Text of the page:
Mr. Hawley, who won more votes than anyone else on the ballot here in 2016, is confident that voters will overlook the association in favor of his positions on issues like jobs, wages and immigration. Mr. Hawley has avoided making public appearances with Mr. Greitens in recent weeks, even skipping some party events. And his decision to call for Mr. Greitens to step down is likely to help.
Even with the unexpected boost of the governor’s scandal, Democrats will need voters here to show some of their old independence. Mr. Trump won the state by a larger margin than any presidential candidate in decades, but other statewide races in 2016 were closer, including that of the state’s senior Republican senator, Roy Blunt, who eked out another six-year term by less than three percentage points.
And the situation could be worse for Republicans. The scandal is playing out in April, rather than this fall, when midterm voters will be making up their minds. With political pressure on Mr. Greitens intensifying, he could resign quickly and be a distant memory by then.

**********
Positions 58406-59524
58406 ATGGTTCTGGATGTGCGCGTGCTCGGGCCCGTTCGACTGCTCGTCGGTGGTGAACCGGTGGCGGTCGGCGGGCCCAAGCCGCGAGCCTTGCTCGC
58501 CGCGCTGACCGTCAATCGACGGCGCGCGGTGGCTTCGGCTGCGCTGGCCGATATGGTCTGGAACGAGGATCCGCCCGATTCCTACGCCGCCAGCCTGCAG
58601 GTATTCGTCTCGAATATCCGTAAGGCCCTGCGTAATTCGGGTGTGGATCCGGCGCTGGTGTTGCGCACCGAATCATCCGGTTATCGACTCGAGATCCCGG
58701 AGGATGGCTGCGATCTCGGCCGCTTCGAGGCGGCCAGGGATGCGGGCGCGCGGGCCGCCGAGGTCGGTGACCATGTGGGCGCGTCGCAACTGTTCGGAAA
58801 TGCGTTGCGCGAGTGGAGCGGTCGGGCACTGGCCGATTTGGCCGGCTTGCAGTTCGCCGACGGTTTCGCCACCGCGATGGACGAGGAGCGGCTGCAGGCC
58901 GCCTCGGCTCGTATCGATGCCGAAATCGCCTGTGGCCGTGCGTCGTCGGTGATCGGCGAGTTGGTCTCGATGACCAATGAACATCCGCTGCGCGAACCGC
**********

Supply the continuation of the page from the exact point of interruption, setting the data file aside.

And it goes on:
Since 2016, Ms. McCaskill has put a heavy emphasis on rural Missouri, once reliably Democratic country where she grew up and hopes to retain some of her old appeal. Of 50 town-hall-style meetings she held last year, most were scattered around rural Missouri. The point, her allies say, was to show that Ms. McCaskill shows up, unafraid to take hard questions from her critics about her record.
Mr. Hawley and other Republicans have tried to hammer away at that image. To hear them tell it, Ms. McCaskill, who has held one public office or another here since 1983, has long since lost her way. Too liberal. Too rich. Too coastal for Missouri.
In Hannibal, the childhood home of Mark Twain, Mr. Hawley made sure to point out that Ms. McCaskill was soon bound for another cultural landmark, Hollywood, for a multimillion-dollar fund-raiser with Barack Obama and Steven Spielberg. The modest crowd that had gathered in the warehouse of a cement company booed.
For now, Republican strategists here are resigned to Mr. Greitens’s impact on the race. A quick resolution would be best for Mr. Hawley, said Scott T. Rupp, a member of the state’s public service commission and a former Republican state senator. But whether the governor will knuckle under is anyone’s guess.
“It’s looking at a crystal ball to see how much,” Mr. Rupp said.